Friday, 8 September 2017

WHEN I WAS YOUNG P.C. MEANT POLICE CONSTABLE


Straight away, I can tell you I am not interested in exploring whether “political correctness,” from the name to the concepts involved, is a good thing or not. I predict that you may have already made your judgement upon hearing those words, in that order, based on the information, experience and opinions you have personally.

Instead, I am more intrigued about how the definition of “political correctness,” originally meant to signify something positive, has turned sour, both over time, and when anyone has reason to use it. For a term that tends to mean what the user wants it to mean, no wonder “political correctness” needs inverted commas around it.

There is no surprise that “political correctness” was born in the home of culture wars, the United States. Originally entering common usage to reflect how Communists were viewed as thinking their ideology was, politically, the correct one, it became co-opted sarcastically in the 1970s by the “New Left,” who looked at sexism, racism and so on with a reply like, “that’s not politically correct,” in opposition to more inclusive opportunities that can be viewed as ideologically sound. However, from the 1990s, “political correctness” was turned against even this by the political right, with the avoiding of expressing anything that could exclude or insult groups of people became viewed as another way of creating prejudices elsewhere. This is a very generalised version of the way the term has turned, but any more than this will risk switching myself off from my own writing.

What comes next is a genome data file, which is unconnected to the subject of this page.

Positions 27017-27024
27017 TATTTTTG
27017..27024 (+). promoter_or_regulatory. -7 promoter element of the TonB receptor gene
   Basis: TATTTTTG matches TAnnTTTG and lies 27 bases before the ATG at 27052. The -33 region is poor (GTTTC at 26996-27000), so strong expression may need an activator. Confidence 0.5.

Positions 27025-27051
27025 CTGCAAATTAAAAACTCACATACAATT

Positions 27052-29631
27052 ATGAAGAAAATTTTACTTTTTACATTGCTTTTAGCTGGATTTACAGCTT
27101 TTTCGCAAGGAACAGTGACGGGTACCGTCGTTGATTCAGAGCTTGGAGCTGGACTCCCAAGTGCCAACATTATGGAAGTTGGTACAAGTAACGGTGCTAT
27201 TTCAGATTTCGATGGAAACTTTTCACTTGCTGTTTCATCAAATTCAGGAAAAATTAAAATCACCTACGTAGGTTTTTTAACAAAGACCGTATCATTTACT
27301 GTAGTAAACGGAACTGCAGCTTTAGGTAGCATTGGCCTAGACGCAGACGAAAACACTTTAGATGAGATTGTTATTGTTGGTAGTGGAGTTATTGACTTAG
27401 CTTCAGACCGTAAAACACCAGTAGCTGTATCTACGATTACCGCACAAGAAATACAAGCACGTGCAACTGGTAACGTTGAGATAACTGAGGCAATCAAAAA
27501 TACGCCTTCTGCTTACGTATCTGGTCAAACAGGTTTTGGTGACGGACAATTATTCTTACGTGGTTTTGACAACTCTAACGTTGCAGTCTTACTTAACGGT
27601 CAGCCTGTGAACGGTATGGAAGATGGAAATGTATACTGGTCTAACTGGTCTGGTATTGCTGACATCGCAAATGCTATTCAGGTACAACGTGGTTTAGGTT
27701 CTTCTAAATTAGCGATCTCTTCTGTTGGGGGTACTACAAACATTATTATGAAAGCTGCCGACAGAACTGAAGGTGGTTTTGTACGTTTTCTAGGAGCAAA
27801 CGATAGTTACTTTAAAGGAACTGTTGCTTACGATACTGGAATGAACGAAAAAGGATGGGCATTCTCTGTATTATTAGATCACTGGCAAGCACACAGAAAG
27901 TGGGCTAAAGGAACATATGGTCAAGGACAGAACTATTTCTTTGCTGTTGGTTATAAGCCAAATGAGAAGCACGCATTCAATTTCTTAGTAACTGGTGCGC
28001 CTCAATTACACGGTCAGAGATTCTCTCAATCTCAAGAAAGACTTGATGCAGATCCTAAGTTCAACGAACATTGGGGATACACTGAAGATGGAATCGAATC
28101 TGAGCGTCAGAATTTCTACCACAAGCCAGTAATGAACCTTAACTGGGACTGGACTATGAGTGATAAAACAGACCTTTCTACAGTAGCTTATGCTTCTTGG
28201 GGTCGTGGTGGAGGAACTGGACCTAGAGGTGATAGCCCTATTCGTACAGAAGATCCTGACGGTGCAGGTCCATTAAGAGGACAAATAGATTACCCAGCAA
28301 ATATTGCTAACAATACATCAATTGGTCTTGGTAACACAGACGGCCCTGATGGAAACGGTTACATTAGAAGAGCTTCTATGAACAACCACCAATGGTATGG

In short, the battleground of “political correctness” is how to integrate groups of people that have, in various ways, have been socially excluded or discriminated against – women, black people, LGBT people, the disabled, and so on, all small groups that, ironically, would make a majority if taken together. However, acts of “affirmative action” will be at the expense of someone, somewhere, at some point, interpreted as someone at no risk of exclusion before, but now seeing their view of a fair and equitable situation change – no wonder it might rub some up the wrong way.

Inevitably, the search for new ways of describing a shifting society throws up descriptions of “political correctness gone mad,” the “thought police,” references to inflexible people as “Nazis,” society descending into “anarchy,” and accusations that “free speech” is being infringed. These are all terms that can be used, and defined, by both sides of the debate, to their own ends, usually by trying to exclude the other group. It feels like political debate in general run by the principles of Godwin’s law – the longer the debate goes on, the more likely someone will reference Hitler or, in this case, any of the above, in order to cut off, or win, the debate.

I have this, possibly misplaced, hope that people will wear of the debate, and just learn to get on instead. There is little worse than saying you are offended by something, without giving a reason why. The act of “political correctness” is only offensive if it is used to exclude people from a fair society, no matter what other terms are then bolted on to it. Good debate needs everyone to speak the same language to each other, and good society allows everyone to participate without pissing about over using language to exclude people.

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